Friday, January 16, 2015

Actual Cause of Death

It is well understood that birth information on death certificates is secondary. But for death and burial information, they generally provide primary information. Does that mean they are always right?

Consider the case of William Henry Malloch, died 10 August 1920 in Milltown, Charlotte, New Brunswick. The death certificate specifies one cause of death. His burial date suggests quite another.

Death certificate of William Henry Malloch of New Brunswick

Which date is wrong? How do you know?

As Tom Jones has said, “Conclusions about whether evidence is or is not correct results from aggregated evidence, not source-by-source assessment… A source’s accuracy is unknown until the researcher has accumulated enough evidence for tests of correlation—the comparison and contrasting of sources and information to reveal points of agreement and disagreement.”1

Darned clerking errors! Yes, records say the darnedest things!

Thank you, William Romanski, for this example.


     Image: “New Brunswick Provincial Deaths, 1815-1938,” index and image, FamilySearch ( : accessed 1 January 2015), William Henry Malloch, 10 Aug 1920; citing Milltown, Charlotte, New Brunswick, death certificate 004641, Provincial Archives, Fredericton; FHL microfilm 2,134,614.
     1.  Thomas W. Jones, “Skillbuilding: Perils of Source Snobbery,” Board for Certification of Genealogists ( : accessed 1 January 2015); citing OnBoard 18 (May 2012): 9-10, 15. See also, “The Genealogical Proof Standard,” Board for Certification of Genealogists ( : accessed 1 January 2015).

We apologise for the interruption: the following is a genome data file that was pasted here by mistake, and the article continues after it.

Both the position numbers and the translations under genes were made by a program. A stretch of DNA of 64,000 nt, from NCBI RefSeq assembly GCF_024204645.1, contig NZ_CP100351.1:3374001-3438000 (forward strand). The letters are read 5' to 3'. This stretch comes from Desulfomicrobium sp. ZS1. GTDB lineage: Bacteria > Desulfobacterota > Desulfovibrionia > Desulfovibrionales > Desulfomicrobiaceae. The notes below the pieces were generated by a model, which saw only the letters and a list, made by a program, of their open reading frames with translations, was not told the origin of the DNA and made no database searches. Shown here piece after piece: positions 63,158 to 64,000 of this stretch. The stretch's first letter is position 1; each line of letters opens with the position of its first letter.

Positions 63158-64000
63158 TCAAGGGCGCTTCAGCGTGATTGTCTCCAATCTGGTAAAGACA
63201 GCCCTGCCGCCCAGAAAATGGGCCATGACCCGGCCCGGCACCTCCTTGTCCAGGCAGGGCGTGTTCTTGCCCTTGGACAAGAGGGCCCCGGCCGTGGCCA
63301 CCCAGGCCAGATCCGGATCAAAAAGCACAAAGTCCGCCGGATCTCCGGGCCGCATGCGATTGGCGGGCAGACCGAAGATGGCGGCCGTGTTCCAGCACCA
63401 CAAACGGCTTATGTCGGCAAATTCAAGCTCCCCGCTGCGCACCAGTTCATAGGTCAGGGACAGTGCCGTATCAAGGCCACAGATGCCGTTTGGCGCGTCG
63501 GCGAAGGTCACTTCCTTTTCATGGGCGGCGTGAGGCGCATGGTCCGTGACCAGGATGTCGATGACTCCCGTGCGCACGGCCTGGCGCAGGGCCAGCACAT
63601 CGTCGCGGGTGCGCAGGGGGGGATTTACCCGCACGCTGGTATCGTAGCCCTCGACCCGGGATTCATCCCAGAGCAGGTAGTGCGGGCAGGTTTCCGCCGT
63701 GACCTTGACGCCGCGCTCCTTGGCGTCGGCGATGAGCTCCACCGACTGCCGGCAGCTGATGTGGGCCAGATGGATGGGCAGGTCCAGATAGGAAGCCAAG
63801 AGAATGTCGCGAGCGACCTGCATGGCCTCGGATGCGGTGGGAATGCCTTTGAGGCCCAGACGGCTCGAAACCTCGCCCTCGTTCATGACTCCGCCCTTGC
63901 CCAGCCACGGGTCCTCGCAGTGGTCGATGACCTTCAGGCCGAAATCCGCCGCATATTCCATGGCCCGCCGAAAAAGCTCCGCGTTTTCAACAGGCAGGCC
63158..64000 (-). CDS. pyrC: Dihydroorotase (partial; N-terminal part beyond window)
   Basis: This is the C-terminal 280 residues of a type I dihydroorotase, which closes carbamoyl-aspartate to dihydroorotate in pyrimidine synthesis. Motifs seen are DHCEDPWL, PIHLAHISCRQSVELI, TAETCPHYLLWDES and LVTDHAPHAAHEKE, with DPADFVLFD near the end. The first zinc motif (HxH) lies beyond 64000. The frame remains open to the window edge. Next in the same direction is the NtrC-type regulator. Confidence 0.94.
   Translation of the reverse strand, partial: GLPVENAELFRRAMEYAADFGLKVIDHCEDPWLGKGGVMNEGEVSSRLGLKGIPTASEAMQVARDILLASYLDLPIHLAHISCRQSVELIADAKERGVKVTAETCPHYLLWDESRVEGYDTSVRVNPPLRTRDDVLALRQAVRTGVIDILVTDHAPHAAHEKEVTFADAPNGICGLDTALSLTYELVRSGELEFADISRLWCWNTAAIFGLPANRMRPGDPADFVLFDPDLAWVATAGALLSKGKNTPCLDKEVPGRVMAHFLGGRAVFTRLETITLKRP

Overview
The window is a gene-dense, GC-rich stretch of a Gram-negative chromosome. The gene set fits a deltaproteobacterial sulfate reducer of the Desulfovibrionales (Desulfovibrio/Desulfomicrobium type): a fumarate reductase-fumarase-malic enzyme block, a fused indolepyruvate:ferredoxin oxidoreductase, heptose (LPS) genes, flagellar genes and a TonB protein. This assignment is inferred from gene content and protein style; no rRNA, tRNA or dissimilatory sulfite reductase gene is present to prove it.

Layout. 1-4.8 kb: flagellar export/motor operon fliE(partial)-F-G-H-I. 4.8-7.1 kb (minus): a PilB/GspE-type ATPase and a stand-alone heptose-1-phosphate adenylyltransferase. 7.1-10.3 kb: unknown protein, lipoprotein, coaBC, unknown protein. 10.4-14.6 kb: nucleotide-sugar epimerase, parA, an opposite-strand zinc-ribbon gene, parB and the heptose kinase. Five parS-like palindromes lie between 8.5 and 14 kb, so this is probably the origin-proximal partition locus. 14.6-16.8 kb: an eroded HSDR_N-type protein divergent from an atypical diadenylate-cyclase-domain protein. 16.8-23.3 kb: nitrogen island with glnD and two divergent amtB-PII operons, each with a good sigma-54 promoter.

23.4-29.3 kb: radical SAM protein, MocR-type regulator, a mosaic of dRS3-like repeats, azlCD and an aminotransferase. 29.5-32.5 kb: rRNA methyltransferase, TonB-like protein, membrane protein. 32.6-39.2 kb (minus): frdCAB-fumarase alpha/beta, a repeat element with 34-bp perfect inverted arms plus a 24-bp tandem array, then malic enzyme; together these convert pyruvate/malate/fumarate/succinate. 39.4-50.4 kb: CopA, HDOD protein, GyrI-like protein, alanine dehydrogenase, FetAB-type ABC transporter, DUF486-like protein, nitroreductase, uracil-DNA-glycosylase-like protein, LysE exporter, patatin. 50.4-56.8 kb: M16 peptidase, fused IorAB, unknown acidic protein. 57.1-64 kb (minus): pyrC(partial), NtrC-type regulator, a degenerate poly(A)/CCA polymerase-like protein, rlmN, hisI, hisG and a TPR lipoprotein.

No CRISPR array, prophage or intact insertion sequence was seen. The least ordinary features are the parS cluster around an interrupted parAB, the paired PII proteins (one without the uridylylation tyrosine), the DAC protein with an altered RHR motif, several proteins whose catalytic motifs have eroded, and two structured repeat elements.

1. I'm confused. The cause of death is stated on the death certificate, not in the burial information. It seems to be that what is inconsistent is the DATE of death, not the CAUSE.

  2. Ditto. And given all the other days are consistent and in August, would take simply the burial month was miswrote as July instead of August. But the date of 12th seems correct. Also, see the age is likely mis-stated. Likely 70 and not 74. Unless they messed up the birth year.

  3. I wouldn't let those two differing dates bother me at all. It's pretty obvious that the clerk mis wrote the month of burial. I would try to obtain an obituary and look at the headstone or cemetery records to further confirm August as the date of death. I would make a note of the discrepancy in my citation.

  4. Dear readers,

    Don't take my comments about a possibly wrong cause of death too literally. They were tongue in cheek, made as if the burial date was correct.

    ---The Ancestry Insider


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